Opinion

University needs to take a stance on technology in classrooms

Image By: Katie Scheidt and Katie Scheidt

I sit in an early morning lecture, struggling to focus on my notebook. When the horizontal blue lines on the paper begin to blur, my eyes shift to concentrate on another source of distraction and I am supplied with rows upon rows of computer screens. With options like online shopping on the computer in front of me and a fight with a boyfriend on the computer to my right, why should I be interested in what my professor is saying?

Sound familiar?

The discussion of computers in classrooms has been a topic since personal laptops were created (or at least it feels like that). Since Googling “best laptop for college student 2014,” I have been hit with both sides of the argument of whether technology should be allowed in the classroom. A 2010 study conducted by a University of Colorado professor found that students who used laptops in class averaged scores 11 percent lower on tests than those who took notes the “old fashioned way.”

Students contradict statistics saying the only way they can keep up with fast-paced lectures is to type on computers. The pros and cons stack against each other in the question of whether technology should be allowed in the classroom or not. However, the bigger issue is the discrepancies between classrooms and our university’s unwillingness to declare computers appropriate or not for the classroom.

In one of my very first college lectures, my professor began class by telling all students with laptops to sit in the first three rows of the lecture hall. I began to think this was the norm, a way of remaining neutral in the situation of computers in class. But then my second lecture started with the professor telling every student to put away all electronic devices, as they would not be needed in class today or any day as a matter of fact. The inconsistencies were apparent.

Now, three years later, TopHat has swept across campus as an effective loophole to the no-technology rule. Students take the mandatory notes on paper, but are able to remain connected to technology through a smaller device: their smartphones. But is this really a new tool to curve students' distractions? I think not. With countless statistics stacked against laptops, coming from research performed by scientists at Princeton and UCLA, suggesting that when they are used for note taking they impair learning and cause shallower processing, I am confused as to why students and faculty still argue for technology in classrooms.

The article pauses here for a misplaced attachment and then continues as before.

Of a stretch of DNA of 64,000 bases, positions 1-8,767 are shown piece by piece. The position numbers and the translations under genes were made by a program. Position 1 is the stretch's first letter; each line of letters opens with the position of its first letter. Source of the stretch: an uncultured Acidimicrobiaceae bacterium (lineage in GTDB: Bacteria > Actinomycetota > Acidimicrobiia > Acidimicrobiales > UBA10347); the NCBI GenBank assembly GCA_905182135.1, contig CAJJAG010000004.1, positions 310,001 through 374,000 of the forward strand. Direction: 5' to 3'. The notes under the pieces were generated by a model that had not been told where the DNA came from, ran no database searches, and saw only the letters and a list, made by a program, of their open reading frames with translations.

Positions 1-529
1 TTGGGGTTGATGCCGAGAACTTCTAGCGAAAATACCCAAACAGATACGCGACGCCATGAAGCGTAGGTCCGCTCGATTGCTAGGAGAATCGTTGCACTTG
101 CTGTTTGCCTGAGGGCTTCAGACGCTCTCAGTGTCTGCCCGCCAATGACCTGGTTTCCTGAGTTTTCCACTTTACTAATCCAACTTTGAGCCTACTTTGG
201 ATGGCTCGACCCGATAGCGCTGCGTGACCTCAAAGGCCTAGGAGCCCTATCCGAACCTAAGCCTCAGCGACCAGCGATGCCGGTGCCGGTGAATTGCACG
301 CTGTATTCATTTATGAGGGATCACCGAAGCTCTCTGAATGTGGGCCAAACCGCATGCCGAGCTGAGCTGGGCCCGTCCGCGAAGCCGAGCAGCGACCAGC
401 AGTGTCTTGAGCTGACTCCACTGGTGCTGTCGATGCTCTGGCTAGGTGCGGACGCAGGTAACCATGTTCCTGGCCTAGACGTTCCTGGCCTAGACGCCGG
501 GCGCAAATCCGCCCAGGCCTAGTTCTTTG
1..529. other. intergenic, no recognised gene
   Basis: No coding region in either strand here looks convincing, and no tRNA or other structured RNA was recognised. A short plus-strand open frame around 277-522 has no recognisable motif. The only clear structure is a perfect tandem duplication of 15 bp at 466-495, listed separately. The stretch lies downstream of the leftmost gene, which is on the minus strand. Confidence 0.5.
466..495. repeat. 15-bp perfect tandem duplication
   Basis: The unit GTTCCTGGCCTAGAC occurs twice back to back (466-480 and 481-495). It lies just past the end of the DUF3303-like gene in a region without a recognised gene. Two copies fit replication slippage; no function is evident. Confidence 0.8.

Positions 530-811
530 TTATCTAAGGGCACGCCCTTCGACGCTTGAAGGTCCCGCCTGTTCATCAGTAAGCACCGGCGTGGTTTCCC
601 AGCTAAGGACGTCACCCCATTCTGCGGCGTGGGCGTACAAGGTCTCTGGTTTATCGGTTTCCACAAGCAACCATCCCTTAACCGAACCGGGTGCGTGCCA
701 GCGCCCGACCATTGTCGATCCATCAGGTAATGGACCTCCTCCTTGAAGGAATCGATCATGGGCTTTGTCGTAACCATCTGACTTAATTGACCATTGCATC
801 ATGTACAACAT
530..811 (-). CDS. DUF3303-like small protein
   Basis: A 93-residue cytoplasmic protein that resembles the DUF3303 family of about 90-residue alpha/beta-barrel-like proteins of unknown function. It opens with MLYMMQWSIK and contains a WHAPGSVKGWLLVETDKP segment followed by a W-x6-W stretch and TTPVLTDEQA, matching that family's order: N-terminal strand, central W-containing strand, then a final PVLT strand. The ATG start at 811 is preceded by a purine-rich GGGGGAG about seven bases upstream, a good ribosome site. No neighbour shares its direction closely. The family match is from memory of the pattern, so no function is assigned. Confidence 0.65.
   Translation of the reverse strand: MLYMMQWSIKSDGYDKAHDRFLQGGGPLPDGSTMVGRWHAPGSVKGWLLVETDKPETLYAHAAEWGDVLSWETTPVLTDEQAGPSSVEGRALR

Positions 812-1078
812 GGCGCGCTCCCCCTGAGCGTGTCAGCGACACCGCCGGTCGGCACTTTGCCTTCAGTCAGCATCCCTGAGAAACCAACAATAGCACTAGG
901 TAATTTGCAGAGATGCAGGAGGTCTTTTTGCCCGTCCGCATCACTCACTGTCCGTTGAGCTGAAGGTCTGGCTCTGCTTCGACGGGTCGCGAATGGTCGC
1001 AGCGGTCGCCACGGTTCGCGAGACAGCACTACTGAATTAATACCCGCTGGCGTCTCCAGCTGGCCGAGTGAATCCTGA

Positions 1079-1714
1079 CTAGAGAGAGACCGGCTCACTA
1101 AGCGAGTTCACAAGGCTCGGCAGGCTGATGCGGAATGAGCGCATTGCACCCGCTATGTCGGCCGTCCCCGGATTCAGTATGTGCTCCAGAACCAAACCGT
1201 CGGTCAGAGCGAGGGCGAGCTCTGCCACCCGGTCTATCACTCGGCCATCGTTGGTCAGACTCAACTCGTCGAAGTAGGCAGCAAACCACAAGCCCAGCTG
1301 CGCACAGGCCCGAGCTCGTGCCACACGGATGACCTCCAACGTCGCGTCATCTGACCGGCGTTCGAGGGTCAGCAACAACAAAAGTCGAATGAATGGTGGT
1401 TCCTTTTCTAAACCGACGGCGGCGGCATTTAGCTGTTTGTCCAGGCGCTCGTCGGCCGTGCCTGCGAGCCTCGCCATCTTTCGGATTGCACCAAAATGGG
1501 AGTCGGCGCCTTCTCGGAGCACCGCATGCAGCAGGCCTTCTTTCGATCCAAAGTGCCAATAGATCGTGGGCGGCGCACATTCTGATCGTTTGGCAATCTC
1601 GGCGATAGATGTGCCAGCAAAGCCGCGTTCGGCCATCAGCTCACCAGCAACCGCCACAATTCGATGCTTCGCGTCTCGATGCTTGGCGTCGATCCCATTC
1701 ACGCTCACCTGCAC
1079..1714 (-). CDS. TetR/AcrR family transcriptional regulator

While I am not going on a brigade to close the lids on all laptops on campus, I am asking faculty to consider the contradiction they present when they ban all forms of technology, yet retract their statements a moment later when they ask students to pull out their laptops and answer a comprehensive question on TopHat or on other forms of media. More importantly, I am asking students to comprehend the research against technology and think twice before opening the lid on their laptops in lecture.

As someone who takes notes on paper, after grasping the effects of laptops in lecture it is hard to juggle the contradicting viewpoints of technology on campus. But it’s more frustrating to become distracted by computer screens filled with online shopping, airplane ticket purchases and sports' scores updates while in class. We are so saturated with technology in our lives that it is becoming hard to unplug while sitting in a 50 minute discussion. However, with our strong need for online connection, students should resist the urge to distraction and leave the laptop at home.

I understand that students find it easier to take notes on a laptop in class, but while some make the argument that technology is an invaluable tool for education, I argue that it devalues the purpose of class. With possibilities of distraction, copying and disconnecting in social interaction, I say unplug from technology and try a week with pen and paper.

Lilly is a junior majoring in journalism and communication arts. Do you agree with her that the university needs to take a stance on technology in the classroom? Do you have an issue with people using their laptops to take notes? Let us know at opinion@dailycardinal.com.

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